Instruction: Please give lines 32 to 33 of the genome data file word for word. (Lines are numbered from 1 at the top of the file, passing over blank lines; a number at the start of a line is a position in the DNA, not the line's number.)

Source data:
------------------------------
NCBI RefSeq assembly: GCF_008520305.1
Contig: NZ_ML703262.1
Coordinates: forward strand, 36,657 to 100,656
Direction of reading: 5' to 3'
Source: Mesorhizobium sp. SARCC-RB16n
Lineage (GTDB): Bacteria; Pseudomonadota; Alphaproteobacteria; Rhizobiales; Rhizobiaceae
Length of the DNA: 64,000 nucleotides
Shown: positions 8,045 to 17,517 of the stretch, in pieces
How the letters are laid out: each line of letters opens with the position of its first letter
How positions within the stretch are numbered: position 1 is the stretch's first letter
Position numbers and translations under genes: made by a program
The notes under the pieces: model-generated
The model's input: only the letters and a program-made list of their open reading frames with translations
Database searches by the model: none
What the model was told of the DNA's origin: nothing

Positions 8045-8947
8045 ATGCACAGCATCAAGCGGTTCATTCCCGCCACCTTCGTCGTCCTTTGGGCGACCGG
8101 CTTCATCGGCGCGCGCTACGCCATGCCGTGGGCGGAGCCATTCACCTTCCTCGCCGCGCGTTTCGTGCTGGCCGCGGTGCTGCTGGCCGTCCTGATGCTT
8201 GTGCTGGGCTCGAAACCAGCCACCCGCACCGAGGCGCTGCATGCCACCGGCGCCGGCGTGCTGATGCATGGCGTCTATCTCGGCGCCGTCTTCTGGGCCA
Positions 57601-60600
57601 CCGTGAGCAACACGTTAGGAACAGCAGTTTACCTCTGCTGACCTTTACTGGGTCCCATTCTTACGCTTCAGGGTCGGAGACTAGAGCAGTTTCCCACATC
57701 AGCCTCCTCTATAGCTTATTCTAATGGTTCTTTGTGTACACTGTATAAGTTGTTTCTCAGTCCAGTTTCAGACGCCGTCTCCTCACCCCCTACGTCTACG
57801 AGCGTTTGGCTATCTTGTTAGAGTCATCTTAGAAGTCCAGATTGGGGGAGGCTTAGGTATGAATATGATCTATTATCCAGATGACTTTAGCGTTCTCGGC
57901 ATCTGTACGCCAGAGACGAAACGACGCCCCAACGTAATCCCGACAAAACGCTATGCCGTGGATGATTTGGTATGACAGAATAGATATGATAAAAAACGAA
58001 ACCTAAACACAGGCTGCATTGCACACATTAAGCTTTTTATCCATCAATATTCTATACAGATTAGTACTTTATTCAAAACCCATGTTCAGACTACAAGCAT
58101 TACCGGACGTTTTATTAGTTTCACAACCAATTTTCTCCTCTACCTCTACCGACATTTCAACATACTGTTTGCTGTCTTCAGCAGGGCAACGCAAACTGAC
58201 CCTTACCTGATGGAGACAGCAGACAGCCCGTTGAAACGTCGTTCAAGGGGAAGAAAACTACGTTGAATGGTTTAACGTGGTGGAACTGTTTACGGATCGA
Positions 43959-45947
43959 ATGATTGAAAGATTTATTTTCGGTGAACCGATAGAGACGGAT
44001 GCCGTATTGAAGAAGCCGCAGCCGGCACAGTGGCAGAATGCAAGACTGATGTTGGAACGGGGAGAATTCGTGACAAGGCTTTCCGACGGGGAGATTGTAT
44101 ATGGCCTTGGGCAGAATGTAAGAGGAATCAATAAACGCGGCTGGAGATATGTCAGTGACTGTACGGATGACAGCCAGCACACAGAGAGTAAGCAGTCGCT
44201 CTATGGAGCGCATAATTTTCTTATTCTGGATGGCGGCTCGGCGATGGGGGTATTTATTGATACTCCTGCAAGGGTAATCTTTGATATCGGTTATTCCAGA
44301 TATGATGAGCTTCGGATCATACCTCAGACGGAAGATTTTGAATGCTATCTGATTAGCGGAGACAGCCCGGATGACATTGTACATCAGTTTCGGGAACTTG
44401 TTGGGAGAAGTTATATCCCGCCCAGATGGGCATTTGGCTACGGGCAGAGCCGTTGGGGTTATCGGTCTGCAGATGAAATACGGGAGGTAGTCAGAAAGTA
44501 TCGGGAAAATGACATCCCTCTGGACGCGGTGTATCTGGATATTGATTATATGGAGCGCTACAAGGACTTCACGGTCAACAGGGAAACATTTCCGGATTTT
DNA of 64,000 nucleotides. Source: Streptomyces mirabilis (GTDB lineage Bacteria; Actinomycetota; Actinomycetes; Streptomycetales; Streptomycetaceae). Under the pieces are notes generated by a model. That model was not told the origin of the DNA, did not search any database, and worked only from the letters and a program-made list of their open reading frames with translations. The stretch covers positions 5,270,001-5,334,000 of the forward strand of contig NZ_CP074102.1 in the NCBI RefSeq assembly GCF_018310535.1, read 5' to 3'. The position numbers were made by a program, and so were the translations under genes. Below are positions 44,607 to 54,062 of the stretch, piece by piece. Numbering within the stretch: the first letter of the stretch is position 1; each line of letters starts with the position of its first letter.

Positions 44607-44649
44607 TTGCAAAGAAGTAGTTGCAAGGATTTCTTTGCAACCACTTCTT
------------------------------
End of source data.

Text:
44201 CTATGGAGCGCATAATTTTCTTATTCTGGATGGCGGCTCGGCGATGGGGGTATTTATTGATACTCCTGCAAGGGTAATCTTTGATATCGGTTATTCCAGA
44301 TATGATGAGCTTCGGATCATACCTCAGACGGAAGATTTTGAATGCTATCTGATTAGCGGAGACAGCCCGGATGACATTGTACATCAGTTTCGGGAACTTG